Wheelie Bins Protester Paul Slattery Launches Blistering Attack on Council Leader

Dismisses claims made by Steve Curran in his police statement



The bins piled up outside the house

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Paul Slattery, the anti-wheelie bin campaigner, has made a strongly worded criticism of Hounslow Council's leader after harassment charges against him were dropped.

Brentford based Mr Slattery is unhappy with the statement to the police made by Steve Curran and has demanded his resignation as Council Leader. He has also made a complaint to the Police Complaints Authority about the manner of his arrest which he describes as "appalling", claiming that he was prevented from taking his blood pressure medication.

He was joined by over 20 supporters at The Griffin on Friday night as he celebrated his court case being dropped, having been charged with harassment of a person in their own home following a wheelie bin protest outside the home of Steve Curran.

The CPS dropped the case after seven months, the day before it was due to be heard, stating "there is not enough evidence to provide a realistic prospect of conviction."

Mr Slattery said “There was never any evidence in the first place – all the police had was Curran’s uncorroborated statement. I should never have been arrested, let alone charged. The whole thing has caused me untold stress and has cost the taxpayer tens of thousands of pounds.

"It has resulted in 8 months of hell for me and coincided with the slow demise this spring of my elderly mother who finally passed away on April 3rd. I had to take care of all the post death formalities and arrange her funeral, at the same time having to deal with this spurious criminal charge hanging over me. I was at her funeral on April 21st and at Uxbridge Court on April 25th to plead not guilty to this disgusting trumped up charge.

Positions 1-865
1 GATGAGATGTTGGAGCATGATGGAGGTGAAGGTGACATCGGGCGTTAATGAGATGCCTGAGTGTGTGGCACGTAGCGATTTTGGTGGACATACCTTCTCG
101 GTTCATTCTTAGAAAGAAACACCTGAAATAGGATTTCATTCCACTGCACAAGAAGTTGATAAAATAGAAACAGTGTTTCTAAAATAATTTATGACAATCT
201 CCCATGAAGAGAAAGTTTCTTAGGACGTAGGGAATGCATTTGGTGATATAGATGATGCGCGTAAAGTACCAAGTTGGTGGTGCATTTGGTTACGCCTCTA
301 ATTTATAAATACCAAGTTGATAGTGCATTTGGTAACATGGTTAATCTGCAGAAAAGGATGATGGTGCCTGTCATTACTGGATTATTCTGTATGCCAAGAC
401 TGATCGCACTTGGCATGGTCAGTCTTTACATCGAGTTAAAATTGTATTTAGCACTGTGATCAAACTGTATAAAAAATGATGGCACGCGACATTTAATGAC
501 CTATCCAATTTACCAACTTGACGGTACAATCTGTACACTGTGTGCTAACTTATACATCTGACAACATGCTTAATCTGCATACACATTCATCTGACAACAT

Paul Slattery

“We were having a peaceful, humorous, and legal protest. Curran could have dealt with this in a diplomatic way but chose anger which was what caused any bad feeling.

“All the allegations made against me by Curran have been refuted by at least six witnesses who were there on the night. Curran claims that 'Paul came right up into my personal space'. This is not the case. Curran arrived in his car just as everyone was about to leave, wound his window down and swore at us. He then parked his car near the football ground entrance and came down the road towards me shouting and swearing. It was he that came up to me, everyone saw him.

"Curran then says in his statement 'Paul walked in front of me...stopping me from getting into my house'. Curran is a big man; it's hard to walk in front of him. I am heard to say in the video seen by the police 'your choice, If you want to go into your house you can go into your house Steve'. I even have a photograph of Steve Curran between me and his front gate.

"Further on in his statement Curran says 'I told Paul to remove the bins but he did not'. Again all the witnesses utterly refute this - they all saw myself, John Bradley and others remove the bins.

"At the end of the statement Curran says 'This incident has frightened my family and caused distress to my wife and son'. The house was completely empty until Curran entered the house.